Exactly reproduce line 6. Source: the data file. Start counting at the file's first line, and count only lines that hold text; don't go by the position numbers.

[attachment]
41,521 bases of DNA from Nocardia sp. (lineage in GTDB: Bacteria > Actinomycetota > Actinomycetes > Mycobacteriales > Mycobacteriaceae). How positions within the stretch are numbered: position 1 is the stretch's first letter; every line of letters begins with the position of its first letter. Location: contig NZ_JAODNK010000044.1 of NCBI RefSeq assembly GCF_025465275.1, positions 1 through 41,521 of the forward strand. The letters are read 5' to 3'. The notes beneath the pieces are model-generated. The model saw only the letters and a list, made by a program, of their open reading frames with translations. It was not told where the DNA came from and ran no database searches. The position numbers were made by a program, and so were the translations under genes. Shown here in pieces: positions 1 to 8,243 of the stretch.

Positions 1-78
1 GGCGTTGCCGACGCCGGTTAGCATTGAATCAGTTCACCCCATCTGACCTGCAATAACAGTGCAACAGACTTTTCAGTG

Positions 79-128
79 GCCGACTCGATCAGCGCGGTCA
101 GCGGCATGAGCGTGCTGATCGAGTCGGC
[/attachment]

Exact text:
101 GCGGCATGAGCGTGCTGATCGAGTCGGC